CHICAGO — The Chicago Infrastructure Trust has settled on a model for its inaugural financing but its goal of closing on the $27 million deal by the end of the year hit a potential roadblock this week.
The trust's board Wednesday did not vote on the deal, choosing to wait until final terms are available for review.
The trust's staff outlined its choice of an energy savings agreement model to raise $27.5 million to fund the first batch of energy efficiency projects for the city's Department of Fleet and Facility Management. The trust would privately place tax-exempt bonds repaid with energy savings under the financing scheme.
Staff had sought approval of a resolution that would allow the trust's chief executive officer to enter into various contracts after negotiations with participants are completed and final terms set, with the goal of submitting the package to the City Council next week.
Board member David Hoffman resisted granting such approval since the preliminary terms were only just outlined in documents received by board members the night before and did not represent a final package.
"This is all happening last minute and quickly," Hoffman said, adding that he had a "comfort level" with the summary of the general terms and their adherence to the city and trust goals but the documents before the board fell short of what he needed to approve the resolution.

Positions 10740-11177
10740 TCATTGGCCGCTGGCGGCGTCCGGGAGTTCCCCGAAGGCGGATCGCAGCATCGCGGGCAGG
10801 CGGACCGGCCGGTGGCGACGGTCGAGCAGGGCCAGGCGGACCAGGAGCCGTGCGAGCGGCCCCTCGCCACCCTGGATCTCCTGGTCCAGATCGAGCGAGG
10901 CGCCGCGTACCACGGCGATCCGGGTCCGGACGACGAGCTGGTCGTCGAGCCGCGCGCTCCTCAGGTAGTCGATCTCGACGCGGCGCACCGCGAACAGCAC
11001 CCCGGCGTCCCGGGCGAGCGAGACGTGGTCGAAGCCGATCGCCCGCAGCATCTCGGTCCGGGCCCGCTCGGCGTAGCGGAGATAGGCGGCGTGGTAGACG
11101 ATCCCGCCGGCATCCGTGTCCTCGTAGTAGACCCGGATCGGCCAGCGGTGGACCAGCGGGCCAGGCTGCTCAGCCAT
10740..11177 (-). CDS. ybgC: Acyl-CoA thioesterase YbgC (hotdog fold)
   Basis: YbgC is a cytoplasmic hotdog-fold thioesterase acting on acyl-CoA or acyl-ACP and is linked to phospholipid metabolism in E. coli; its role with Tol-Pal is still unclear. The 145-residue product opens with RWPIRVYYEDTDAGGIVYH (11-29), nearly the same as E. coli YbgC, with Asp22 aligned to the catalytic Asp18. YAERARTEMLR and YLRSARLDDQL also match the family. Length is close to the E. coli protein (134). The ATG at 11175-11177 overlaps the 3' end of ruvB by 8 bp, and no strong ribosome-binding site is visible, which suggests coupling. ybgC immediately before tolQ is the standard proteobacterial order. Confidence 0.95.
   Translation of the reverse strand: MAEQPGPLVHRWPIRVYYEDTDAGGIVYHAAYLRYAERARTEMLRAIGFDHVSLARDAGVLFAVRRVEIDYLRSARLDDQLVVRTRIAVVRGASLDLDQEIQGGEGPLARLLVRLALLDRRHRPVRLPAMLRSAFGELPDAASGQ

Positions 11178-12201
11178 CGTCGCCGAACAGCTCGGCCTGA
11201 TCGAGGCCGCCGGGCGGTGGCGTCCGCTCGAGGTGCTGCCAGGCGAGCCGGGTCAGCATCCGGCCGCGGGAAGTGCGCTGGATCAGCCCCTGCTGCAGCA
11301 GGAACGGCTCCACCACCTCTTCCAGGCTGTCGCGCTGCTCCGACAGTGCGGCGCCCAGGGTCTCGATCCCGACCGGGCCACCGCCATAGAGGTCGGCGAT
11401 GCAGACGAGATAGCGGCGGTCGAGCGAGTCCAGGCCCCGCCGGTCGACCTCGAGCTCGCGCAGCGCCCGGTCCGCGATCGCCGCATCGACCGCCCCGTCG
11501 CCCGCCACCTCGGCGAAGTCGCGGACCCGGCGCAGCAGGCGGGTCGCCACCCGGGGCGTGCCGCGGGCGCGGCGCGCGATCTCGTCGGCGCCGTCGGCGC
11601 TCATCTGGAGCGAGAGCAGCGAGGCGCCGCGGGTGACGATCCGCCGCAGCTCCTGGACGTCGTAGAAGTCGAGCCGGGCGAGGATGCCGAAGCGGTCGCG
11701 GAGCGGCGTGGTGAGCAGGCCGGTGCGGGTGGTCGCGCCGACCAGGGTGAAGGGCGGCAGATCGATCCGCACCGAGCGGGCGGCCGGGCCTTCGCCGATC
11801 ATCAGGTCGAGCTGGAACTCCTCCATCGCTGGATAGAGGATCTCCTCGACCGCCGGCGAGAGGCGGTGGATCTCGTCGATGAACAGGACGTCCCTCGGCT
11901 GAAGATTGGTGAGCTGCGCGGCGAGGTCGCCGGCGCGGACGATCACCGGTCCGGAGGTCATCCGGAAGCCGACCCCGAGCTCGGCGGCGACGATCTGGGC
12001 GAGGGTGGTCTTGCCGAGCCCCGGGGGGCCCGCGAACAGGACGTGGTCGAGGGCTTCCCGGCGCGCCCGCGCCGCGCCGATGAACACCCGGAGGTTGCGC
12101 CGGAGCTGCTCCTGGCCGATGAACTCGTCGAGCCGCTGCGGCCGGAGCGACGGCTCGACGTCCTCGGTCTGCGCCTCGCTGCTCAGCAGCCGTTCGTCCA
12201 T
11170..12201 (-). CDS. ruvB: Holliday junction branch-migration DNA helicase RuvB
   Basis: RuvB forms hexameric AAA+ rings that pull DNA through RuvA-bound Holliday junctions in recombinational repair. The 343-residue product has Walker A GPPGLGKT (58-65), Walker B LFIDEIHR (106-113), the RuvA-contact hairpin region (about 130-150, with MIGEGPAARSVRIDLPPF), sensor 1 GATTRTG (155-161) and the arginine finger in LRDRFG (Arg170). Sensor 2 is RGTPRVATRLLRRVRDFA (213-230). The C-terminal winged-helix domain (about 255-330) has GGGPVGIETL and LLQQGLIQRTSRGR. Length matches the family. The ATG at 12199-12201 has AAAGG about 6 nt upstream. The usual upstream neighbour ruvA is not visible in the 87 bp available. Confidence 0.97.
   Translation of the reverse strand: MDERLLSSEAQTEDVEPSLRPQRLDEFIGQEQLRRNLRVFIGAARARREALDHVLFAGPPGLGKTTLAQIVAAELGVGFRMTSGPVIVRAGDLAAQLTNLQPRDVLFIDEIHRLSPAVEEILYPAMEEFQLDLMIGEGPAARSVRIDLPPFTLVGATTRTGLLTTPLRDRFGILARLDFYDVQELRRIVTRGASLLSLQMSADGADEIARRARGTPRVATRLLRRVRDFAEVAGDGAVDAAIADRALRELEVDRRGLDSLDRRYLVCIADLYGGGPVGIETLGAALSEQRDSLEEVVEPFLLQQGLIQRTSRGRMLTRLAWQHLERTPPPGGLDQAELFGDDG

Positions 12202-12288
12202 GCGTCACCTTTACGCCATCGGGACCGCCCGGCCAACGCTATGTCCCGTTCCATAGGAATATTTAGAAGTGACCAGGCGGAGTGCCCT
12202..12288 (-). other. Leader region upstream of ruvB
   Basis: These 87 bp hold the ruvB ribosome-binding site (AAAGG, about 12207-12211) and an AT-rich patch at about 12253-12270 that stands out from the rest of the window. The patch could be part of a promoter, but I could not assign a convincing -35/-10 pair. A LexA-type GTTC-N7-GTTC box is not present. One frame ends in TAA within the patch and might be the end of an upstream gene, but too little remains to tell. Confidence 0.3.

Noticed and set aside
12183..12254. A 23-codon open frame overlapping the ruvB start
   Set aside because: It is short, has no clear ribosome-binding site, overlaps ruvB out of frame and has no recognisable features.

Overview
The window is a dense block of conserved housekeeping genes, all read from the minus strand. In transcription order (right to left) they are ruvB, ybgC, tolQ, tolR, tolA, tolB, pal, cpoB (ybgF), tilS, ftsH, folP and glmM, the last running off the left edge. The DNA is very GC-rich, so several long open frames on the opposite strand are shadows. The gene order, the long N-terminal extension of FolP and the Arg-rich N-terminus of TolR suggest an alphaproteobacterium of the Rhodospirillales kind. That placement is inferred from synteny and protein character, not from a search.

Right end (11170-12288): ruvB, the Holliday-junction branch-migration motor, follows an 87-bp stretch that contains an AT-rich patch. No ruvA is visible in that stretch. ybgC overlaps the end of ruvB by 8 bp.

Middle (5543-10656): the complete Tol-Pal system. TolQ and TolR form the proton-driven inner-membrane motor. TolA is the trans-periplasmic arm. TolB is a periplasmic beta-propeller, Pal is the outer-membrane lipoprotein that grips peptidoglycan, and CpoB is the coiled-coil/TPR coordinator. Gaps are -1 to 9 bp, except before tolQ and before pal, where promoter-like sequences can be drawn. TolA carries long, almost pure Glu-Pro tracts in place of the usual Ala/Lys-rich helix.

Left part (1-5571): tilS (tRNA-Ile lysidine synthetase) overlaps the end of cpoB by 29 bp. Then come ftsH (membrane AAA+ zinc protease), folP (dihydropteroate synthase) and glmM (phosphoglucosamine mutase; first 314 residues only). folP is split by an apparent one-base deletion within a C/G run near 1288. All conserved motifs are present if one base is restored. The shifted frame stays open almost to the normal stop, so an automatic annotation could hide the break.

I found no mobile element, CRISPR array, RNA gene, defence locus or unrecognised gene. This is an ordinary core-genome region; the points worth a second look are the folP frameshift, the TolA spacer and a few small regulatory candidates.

"It's hard to do a decent job of assessing" the costs versus benefits of the financing based on the preliminary terms, he said. "I do think we need something more detailed."
Board chairman James Bell made clear that the trust staff and their advisors, including placement agent Piper Jaffray, have authority to negotiate the final terms of various agreements included in the financing package but action on the resolution authorizing the transaction was put off for a week or two.
"What I'm not certain of, is can we meet that timetable" laid out by the city, Bell said. "We are going to have to see this before it goes to the City Council we want to have a review of the documents."
Bell said he believed the basic tenets of what the trust was created to do were met by the staff's proposal and he hoped to still meet the timeline.
The trust — an initiative announced by Mayor Rahm Emanuel in early 2012 to provide an alternative financing vehicle that taps private investment for infrastructure projects — has been slow to get up and running.
Its initial goal was to finance in a series of energy efficiency projects in tranches totaling $200 million for a program dubbed Retrofit Chicago.
The trust opted for the ESA model because it met the city goals of achieving a low cost of borrowing while keeping the debt off balance sheet and outside the scope of what rating agencies consider a long-term city obligation. Only the ESA model met all three objectives while shifting project risks off taxpayers and preserving the city's already stretched bonding capacity.